Handmade Rug: Moth Damage Restoration

The Persian rug has two natural enemies, each as dangerous as the other, moths and dampness.

Aside from years of wear and tear the most likely thing to cause damage to an Oriental rug is a tiny, harmless looking creature that can go unnoticed for long periods of time – Tineola Bisselliella, the flying clothes moth. To be more precise it is not the moth itself that eats the wool but the larvae of the female moth which causes devastating damage to rugs and can be create a nightmarish cycle to break.

moth life-cycle

The typical lifespan of a moth.

The female clothes moth will seek out a dark, undisturbed area rich in ‘food’ to lay its eggs.

moth larva

A tiny moth larva – the damaging part of the moths’ life-cycle

These eggs hatch after a week or so and give birth to tiny larvae that use the wool to grow – this stage in the moths development can last anywhere from 2-30 months before the larva turns into a cocoon for a week or so which in turn hatches into a moth with a lifespan of around a month, often starting the damaging cycle again; only this time extrapolating the damage as each moth potentially gives birth to dozens of others.

Preventing a moth infestation and stopping it once it has begun is detailed on another page. Here we will focus on the damage the moths create and what can be done to repair and restore rugs affected by moth damage.

moth damage

Damage caused by moth larvae

As you can see from the image above the moth, although such a tiny creature, the clothes moth can devastate a rug. The image shows typical damage of a moth infestation after a few months, caught early little or no damage will be done to the rug. Some rugs, left for years in dark and damp storage can be completely destroyed, left in tatters and completely irreparable.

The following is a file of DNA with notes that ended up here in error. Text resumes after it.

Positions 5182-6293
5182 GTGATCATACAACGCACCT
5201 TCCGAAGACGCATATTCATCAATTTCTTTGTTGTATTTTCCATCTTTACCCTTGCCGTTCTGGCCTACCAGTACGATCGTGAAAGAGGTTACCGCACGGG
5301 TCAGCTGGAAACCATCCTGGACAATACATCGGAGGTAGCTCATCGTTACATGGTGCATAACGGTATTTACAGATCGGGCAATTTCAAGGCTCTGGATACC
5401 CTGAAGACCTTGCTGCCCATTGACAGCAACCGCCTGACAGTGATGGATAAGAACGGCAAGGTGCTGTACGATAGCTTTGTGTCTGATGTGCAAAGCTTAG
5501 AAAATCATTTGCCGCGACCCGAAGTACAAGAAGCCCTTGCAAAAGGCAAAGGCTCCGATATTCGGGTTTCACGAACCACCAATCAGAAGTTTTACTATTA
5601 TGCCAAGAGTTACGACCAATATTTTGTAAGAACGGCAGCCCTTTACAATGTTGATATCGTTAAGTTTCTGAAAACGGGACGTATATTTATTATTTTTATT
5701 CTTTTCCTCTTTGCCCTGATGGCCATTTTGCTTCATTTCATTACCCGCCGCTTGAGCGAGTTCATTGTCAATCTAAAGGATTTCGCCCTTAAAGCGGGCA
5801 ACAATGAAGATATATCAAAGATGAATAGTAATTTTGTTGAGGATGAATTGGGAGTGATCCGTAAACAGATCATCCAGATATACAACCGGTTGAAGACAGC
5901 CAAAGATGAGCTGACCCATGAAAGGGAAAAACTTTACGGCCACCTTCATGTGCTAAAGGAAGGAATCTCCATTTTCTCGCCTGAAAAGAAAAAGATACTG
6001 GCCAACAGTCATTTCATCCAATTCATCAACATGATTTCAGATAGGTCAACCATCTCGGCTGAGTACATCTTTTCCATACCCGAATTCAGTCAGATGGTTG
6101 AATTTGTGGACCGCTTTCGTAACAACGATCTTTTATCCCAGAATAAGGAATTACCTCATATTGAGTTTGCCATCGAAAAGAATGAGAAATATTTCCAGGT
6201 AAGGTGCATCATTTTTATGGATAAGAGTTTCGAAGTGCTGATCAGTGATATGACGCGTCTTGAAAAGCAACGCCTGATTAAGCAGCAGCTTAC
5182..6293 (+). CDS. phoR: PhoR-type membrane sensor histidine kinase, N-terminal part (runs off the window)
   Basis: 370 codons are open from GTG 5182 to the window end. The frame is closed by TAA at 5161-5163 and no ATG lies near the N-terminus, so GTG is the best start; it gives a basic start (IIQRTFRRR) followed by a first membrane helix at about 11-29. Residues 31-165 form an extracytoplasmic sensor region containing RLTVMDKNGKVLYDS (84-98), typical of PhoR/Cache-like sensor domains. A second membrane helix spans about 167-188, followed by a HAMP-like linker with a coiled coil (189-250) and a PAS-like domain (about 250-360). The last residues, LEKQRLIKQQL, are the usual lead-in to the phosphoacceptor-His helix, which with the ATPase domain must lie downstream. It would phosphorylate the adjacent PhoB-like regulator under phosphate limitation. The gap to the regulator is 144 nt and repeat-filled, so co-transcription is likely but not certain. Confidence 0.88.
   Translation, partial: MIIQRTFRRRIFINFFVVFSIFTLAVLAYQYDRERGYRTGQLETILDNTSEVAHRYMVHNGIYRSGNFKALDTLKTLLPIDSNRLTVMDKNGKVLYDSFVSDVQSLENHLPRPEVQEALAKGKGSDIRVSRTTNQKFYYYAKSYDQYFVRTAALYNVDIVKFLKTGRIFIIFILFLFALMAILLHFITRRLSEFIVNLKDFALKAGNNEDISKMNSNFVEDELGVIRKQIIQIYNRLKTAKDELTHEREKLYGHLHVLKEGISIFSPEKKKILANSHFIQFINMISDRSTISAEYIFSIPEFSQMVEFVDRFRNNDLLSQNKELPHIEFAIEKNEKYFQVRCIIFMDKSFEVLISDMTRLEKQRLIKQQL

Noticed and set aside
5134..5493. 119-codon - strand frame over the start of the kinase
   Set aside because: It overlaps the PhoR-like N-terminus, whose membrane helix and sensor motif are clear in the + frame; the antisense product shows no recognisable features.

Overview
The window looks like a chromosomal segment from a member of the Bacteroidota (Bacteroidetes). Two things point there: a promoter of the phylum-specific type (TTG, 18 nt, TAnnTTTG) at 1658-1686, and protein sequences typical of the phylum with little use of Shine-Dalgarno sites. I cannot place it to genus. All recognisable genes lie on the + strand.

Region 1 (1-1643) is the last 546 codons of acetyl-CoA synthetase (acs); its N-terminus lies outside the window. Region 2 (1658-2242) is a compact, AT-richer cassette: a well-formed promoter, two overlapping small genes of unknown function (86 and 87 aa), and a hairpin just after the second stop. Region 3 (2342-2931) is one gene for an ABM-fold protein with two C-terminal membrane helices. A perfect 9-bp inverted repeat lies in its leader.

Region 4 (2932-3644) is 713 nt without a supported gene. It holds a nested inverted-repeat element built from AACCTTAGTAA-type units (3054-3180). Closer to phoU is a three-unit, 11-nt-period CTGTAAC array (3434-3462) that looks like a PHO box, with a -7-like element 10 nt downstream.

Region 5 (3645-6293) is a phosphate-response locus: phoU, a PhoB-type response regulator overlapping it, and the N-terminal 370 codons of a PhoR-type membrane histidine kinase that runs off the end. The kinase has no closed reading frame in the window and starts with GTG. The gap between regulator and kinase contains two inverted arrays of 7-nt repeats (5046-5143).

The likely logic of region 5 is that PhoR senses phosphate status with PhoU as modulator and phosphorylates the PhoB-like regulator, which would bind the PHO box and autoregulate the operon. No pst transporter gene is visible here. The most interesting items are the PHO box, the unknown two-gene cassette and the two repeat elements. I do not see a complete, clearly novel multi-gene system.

Many insurance brokers and owners alike will believe their rug beyond repair when moths damage their rug like in the image above. However, a skilled weaver or repair-person can re-knot or re-pile areas of damage to rugs, matching the design with skilled work to bring the rug back to life. The key issue in this is trying to match the wool, this isn’t always possible as some wool has been naturally antiqued and to get the same colour would take years of wear and sunlight. What can be promised is as close a match as possible to bring your rug back to its original glory.

Below is a video of our repair work on an Afghan Chobi Ziegler rug. This rug was moth damaged and due to the type of (hand-spun) wool used on these rugs being different from the typical Persian rug or colour scheme we had to import the wool from Afghanistan to carry out the repairs to an accurate colour. The results are exactly how we like them, like there was nothing ever wrong:

As always, contact info@little-persia.com or call 0141 420 6989 for more information or if you need repairs or advice on moth damaged rugs.


1 Response to Handmade Rug: Moth Damage Restoration

  1. Ryan says:

    To see just how much can be achieved by re-knotting pile check out our article on a Nain Persian Rug Restoration we carried out – an extreme example of rug repair.

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